Projects which have turned into networks or organisations. There were groups of people who initially worked on a project and that scaled up to such an extent that it gave birth to new projects and ideas so they’ve taken the step to organise the community. They were cohesive groups and could benefit from learning from other communities.

Who did we want to come?

People with ideas. These people wanted other people to believe in their ideas and help to take them forward. We needed to listen to what motivates them and how the spirit & methods they’re using could be connected to other ideas or projects on a similar theme, without everyone trying to advance only their idea at the expense of other people’s.

People who wanted to come up with ideas. These people wanted the opportunity to brainstorm ideas with other people. We needed to create the space for them to connect with other people and bounce off each other.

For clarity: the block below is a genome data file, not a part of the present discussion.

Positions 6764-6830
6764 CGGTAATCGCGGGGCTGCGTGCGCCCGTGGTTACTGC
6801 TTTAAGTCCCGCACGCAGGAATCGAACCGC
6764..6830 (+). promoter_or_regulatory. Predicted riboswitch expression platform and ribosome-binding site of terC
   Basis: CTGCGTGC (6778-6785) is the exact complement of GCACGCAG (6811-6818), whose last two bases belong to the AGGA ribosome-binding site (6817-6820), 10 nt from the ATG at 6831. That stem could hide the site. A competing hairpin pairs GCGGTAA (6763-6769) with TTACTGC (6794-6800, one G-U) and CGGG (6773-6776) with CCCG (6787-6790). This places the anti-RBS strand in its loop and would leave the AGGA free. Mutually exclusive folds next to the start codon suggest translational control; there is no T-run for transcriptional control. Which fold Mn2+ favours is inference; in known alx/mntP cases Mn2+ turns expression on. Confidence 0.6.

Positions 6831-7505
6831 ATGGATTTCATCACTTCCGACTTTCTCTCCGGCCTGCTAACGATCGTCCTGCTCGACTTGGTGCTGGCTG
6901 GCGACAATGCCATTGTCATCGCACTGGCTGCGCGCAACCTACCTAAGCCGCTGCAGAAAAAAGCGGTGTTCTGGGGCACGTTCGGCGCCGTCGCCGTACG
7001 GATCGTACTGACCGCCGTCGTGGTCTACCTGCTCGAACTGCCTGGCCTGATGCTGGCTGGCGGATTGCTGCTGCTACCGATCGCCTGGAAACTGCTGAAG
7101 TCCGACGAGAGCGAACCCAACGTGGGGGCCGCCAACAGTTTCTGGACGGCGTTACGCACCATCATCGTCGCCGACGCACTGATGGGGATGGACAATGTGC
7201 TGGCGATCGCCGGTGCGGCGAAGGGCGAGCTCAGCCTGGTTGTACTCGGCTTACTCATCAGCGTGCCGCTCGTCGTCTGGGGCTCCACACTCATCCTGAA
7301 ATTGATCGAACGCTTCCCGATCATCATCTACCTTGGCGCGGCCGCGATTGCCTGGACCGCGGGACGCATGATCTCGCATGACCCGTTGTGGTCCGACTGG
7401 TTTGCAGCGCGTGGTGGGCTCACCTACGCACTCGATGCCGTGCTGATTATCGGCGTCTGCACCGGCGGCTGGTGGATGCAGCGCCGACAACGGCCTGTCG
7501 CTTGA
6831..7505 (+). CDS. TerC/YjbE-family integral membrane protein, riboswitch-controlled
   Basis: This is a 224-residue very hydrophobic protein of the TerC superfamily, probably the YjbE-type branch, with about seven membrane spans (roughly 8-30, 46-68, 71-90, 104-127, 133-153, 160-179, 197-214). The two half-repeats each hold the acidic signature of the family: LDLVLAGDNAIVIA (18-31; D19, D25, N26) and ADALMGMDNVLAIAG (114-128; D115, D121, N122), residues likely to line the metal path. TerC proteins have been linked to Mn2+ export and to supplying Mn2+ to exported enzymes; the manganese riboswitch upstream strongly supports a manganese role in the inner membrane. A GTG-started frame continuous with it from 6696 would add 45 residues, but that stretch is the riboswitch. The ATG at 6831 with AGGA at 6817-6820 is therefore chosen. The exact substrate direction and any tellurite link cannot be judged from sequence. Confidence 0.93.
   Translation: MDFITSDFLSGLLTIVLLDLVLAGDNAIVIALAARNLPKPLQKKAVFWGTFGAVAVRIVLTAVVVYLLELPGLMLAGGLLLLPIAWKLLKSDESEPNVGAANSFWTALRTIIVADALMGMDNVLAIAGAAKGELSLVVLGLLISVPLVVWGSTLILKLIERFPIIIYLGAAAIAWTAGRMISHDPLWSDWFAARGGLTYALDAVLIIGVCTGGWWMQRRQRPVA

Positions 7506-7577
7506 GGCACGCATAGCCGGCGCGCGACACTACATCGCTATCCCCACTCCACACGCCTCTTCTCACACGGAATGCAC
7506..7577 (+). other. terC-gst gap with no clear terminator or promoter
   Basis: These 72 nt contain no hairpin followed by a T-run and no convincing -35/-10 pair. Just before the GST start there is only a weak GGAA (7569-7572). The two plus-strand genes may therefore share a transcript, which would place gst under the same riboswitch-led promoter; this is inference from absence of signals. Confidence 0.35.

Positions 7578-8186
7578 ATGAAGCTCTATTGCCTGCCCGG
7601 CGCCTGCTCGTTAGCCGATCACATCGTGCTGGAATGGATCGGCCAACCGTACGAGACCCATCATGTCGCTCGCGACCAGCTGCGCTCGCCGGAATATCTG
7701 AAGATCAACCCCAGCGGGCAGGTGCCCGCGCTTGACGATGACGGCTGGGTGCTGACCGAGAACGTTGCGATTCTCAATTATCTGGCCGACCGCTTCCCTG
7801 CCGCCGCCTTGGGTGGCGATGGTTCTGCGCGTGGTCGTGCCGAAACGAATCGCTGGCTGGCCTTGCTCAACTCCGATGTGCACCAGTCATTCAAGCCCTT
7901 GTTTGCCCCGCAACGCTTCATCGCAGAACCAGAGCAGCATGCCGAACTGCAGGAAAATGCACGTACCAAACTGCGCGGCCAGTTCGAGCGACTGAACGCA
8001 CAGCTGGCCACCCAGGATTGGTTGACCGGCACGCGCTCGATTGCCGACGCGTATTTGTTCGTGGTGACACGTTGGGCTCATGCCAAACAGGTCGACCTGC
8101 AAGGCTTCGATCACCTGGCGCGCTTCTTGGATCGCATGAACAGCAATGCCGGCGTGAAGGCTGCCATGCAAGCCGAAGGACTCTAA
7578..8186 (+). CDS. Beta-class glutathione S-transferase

People who wanted to test ideas. These people were ready and eager to make their ideas turn into reality. They needed specific help with design, communications, space, equipment, technology and other people to form a group. We connected them to those people and also identified the hypothesis they wanted to test to connect them to people tackling similar issues.

People who wanted to facilitate collaboration. These people were less about promoting individual ideas and more about how to support people to collaborate. They needed people who want to collaborate and who had a common interest. We needed to support these people to facilitate and create questions that can help them guide people towards collaborating.